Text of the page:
A month or so ago I had the privilege of reviewing Ken Manley’s most recent book, a biography of one of my predecessors here at Collins Street. The review is published in Our Yesterdays, a journal of history among Victorian Baptists.
As the 16th pastor of the historic Collins Street Baptist Church, I work each day surrounded by portraits of those who preceded me. Though most inhabited a different age to my own and faced challenges unique to their time, I find an odd sense of comfort knowing that I minister under their gaze. Each of these predecessors brought a distinct mix of gifts and passions to the role. Some of their stories resonate more immediately than others. One of those is Samuel Pearce Carey, pastor of Collins Street from 1900 to 1908.
Though a gifted man of impeccable Baptist heritage – great-grandson to the pioneer Baptist missionary William Carey – Pearce Carey arrived at Collins Street in a period of incredible change. The twenty-three year tenure of the great Samuel Chapman had come to an end; and so, too, the period of the church’s most sustained growth. The turn of the century saw the burgeoning of the suburbs with new churches flourishing beyond the city centre. Collins Street’s membership suffered. Regardless, Pearce Carey arrived with a strong sense of vocation and led the church with great energy. In the face of ample challenge and more than his share of opposition, Pearce Carey was a pastor and preacher of considerable impact. He is a man I’ve long admired.
Up until this point, all I have known of Pearce Carey is related to his years at Collins Street. I have written about them here. Now, through Ken Manley’s biography, I have a broader appreciation of the man; and my admiration is deeper still. Manley, a significant Baptist scholar and leader in his own right, has done us a tremendous service in telling Pearce Carey’s story in full, from his Baptist roots and English childhood to his ministry as pastor, writer, social activist, missionary ambassador and denominational leader. There is so much in Manley’s telling of this story that is fascinating, but it is two challenges to the nature of pastoral ministry that I found most rewarding.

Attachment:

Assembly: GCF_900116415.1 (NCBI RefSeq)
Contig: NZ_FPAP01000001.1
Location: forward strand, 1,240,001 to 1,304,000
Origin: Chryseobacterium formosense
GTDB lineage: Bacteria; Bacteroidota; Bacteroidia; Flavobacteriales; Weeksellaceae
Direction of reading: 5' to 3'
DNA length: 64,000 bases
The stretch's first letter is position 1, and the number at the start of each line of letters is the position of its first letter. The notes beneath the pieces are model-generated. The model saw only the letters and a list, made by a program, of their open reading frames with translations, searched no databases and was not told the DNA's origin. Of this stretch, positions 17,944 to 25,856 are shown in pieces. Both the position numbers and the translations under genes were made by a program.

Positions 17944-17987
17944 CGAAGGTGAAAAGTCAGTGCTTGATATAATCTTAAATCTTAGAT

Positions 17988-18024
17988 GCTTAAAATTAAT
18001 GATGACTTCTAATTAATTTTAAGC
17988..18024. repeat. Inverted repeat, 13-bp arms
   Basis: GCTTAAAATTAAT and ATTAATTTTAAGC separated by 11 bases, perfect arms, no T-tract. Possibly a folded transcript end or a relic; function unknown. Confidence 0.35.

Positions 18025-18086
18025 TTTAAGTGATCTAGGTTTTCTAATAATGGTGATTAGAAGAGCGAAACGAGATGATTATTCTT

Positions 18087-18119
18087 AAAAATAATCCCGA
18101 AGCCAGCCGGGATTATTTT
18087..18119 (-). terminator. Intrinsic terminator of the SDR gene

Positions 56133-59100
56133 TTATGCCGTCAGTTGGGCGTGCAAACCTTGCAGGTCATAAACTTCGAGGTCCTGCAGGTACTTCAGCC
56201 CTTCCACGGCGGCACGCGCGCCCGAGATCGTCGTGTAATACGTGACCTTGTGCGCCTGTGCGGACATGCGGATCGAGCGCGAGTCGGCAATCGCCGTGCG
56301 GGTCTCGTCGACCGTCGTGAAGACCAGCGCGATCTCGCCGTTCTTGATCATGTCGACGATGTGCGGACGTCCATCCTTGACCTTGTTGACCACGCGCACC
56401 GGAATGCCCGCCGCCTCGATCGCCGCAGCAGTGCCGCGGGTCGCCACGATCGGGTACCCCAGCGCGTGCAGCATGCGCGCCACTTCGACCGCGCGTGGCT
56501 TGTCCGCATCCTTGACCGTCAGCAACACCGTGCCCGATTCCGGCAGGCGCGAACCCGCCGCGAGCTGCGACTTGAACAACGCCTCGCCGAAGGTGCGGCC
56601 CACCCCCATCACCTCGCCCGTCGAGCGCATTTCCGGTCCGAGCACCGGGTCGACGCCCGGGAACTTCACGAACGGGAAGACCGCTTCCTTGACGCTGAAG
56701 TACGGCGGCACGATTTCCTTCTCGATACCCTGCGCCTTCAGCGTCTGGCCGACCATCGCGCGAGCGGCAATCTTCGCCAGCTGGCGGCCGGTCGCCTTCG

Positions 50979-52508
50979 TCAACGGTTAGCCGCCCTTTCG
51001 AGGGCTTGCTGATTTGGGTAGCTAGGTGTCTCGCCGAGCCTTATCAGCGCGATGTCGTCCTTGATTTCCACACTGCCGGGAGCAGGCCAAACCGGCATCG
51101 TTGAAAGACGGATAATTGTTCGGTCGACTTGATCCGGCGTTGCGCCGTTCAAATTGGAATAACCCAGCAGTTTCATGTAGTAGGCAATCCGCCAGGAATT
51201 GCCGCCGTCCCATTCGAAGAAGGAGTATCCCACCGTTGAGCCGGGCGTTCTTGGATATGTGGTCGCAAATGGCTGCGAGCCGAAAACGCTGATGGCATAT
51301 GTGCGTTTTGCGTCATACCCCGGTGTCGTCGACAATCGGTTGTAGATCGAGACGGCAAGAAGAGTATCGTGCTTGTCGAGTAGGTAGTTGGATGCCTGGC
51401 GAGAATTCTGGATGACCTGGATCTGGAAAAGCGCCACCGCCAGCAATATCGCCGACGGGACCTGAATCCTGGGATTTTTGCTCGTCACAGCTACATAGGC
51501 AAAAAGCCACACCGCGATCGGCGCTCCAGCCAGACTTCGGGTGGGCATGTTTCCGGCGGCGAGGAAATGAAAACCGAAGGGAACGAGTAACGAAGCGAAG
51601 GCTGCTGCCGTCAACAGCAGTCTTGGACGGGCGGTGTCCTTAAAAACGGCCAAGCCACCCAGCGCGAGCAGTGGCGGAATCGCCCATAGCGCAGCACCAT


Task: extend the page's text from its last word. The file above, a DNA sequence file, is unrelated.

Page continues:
First, it is clear that Pearce Carey understood his ministry as both particular and broad. In each pastoral appointment he gave himself with energy to the wellbeing of the congregation. He was an effective pastor, a fine preacher, and a man who invested intentionally in strengthening and uniting the church’s leadership. At the same time, Pearce Carey reached beyond the church to the denomination, the city, political and cultural arenas and issues facing society as a whole. What’s more, his love of literature and his commitments to scholarship found room to flourish. Pearce Carey’s identity as a minister of the gospel was not one that narrowed his interests but broadened them.
Second, Pearce Carey managed to hold together a deeply evangelical allegiance to Christ with a progressive and open theology. It was a mark of this ministry from beginning to end. It seems there was never a tension in his mind between a spirituality shaped by his love of the Gospel and a critical evaluation of the scriptures and theological thought. Mind you, this was not an easy path for Pearce Carey to follow and one that drew criticism from within his churches and his denomination. Regardless, he would not be swayed. There is an integrity in the man I cannot help but admire.
Of course, there is much more to Manley’s biography than this, but if such stories of the past can play a role in critiquing and shaping our ministry today, then we are well served by books of this calibre. I commend to it to you.
Ken Manley, ‘An Honoured Name’: Samuel Peace Carey (1862-1953), Oxford: Regent’s Park College, 2016.